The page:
Don’t Want to be an American Idiot

It’s easy to bash the media these days and, for sure, they give a lot of reasons for many to do so. But the last two weeks have brought a fresh round of criticism over new social media policies put forward by the leaders of the print pack, The New York Times and The Wall Street Journal.

The new policies amount to a simple call to action that should be at the core of all social media policy – don’t be an idiot.

In the case of the Times, that means telling its journalists not to express any “partisan opinion” on social and, while noting that reporters might be using their accounts on personal time, anything on them is the purview of the paper because of their association with it.

The Journal likewise reiterated its policy prohibiting “partisan comments on social networking sites.”

Many so-called journalism purists breathlessly protested – with the vaunted Columbia Journalism Review declaring not only that the policies will fail but that they were unrealistic. The main argument of CJR chief digital writer Mathew Ingram was that reporters have opinions and it’s silly policy for media outlets to try to shelve that opinion on social media.

“If someone tells you that they have no opinion, even on serious issues, that they are totally objective and that they also never make a mistake, you would probably think they are either a liar or a sociopath,” Ingram wrote. “And yet that is what social-media policies like the ones at the Times and the Journal are asking people to believe.”

He followed it with this gem of an argument based on news media seeking ever-more subscribers and membership fees:

“How do you convince people to support you in such a way? By building a relationship with them, one that encourages them to believe you share a worldview, or at least that you can be trusted. And how do you do that? Not by pretending you have no opinions, but by being as honest as possible—asking for feedback and admitting when you make a mistake. In other words, by being human.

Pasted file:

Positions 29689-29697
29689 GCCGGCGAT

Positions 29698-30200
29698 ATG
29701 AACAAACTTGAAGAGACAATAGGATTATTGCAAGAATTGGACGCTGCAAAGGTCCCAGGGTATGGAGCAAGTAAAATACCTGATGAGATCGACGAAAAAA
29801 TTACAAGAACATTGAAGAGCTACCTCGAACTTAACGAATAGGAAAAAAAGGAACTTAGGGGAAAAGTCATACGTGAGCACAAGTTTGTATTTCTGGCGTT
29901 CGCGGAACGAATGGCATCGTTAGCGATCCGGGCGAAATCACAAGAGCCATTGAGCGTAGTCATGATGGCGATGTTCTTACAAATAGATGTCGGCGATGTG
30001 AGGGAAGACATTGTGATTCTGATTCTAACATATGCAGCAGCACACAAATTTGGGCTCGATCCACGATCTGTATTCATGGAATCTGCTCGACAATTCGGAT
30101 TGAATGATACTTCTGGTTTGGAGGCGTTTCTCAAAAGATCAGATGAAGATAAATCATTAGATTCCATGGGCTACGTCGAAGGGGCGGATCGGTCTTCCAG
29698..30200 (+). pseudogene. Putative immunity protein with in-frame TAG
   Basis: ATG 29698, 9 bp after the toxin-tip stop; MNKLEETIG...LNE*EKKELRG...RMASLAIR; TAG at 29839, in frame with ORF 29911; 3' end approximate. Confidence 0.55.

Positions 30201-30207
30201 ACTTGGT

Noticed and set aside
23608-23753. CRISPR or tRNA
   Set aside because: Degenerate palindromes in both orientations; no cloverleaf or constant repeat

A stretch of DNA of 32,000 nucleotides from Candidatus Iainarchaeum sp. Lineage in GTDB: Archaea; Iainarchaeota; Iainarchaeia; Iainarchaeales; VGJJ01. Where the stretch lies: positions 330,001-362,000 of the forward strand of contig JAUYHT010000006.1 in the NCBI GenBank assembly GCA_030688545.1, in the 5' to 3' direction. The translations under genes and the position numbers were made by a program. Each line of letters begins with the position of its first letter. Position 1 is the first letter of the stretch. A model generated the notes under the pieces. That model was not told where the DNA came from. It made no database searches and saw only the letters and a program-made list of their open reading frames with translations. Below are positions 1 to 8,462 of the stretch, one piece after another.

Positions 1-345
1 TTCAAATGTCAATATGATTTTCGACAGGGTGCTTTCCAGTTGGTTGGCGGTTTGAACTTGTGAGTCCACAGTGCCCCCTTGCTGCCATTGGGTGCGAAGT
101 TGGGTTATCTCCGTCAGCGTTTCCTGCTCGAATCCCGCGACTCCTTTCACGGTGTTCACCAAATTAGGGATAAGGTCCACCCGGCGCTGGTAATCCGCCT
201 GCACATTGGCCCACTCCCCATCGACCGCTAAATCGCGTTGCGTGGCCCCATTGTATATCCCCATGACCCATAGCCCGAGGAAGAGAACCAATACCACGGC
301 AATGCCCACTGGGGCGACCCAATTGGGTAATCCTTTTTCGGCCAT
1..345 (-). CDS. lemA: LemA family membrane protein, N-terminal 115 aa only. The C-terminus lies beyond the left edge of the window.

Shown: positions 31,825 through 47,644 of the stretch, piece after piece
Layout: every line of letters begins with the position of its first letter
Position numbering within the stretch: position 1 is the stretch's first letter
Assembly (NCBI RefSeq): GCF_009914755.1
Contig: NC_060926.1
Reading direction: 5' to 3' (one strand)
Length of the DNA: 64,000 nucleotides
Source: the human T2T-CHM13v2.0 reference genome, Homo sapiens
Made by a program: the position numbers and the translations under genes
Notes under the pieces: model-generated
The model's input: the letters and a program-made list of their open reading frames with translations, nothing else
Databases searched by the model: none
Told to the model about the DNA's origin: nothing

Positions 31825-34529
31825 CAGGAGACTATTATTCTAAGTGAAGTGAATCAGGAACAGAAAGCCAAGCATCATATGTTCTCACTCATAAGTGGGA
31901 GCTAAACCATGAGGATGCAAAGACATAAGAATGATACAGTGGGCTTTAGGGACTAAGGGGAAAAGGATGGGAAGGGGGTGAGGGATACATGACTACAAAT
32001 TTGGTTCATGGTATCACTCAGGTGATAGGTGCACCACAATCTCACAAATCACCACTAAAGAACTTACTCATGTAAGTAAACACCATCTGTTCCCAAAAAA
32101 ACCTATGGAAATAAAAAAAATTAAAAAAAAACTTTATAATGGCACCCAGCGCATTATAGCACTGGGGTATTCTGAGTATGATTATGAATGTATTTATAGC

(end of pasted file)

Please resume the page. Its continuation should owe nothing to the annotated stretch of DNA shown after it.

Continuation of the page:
There’s so much wrong here I’m not sure where to start.

First, no one at any of these companies is saying or has ever said journalists don’t have and can’t have opinions. What they are saying and what they should say is that, unless you are a columnist or editorial writer, you don’t write that opinion.

Why should social media be any different than the pages of the Times, a guest spot as a CNN contributor or a speech journalists give to any number of audiences? In all those cases, we expect journalists will uphold the standards we expect in unbiased journalism. What’s different about Twitter, Facebook or Instagram?

Last, does the writer here really think that if a reporter is blasting or praising Trump, a Governor, a CEO, a movie producer or a professional athlete in an opinion-laden social media post that they won’t get called out for bias, unfair treatment or otherwise? And what does that do to the credibility of reporters and newspapers?

There are columnists and critics – they get paid for opinions. Reporters get paid for facts and, where appropriate, fact-based analysis.

There aren’t a lot of simple truths in life but this should be one of them – everything a journalist says and does will be questioned, picked apart and dissected through the lens of fair/unfair, fact/fiction, biased/unbiased.

The Times and Journal are absolutely right to hold their people to that standard – whether in the pages of their papers (digital or print), on CNN, in a speech or, of course, on social media.

 

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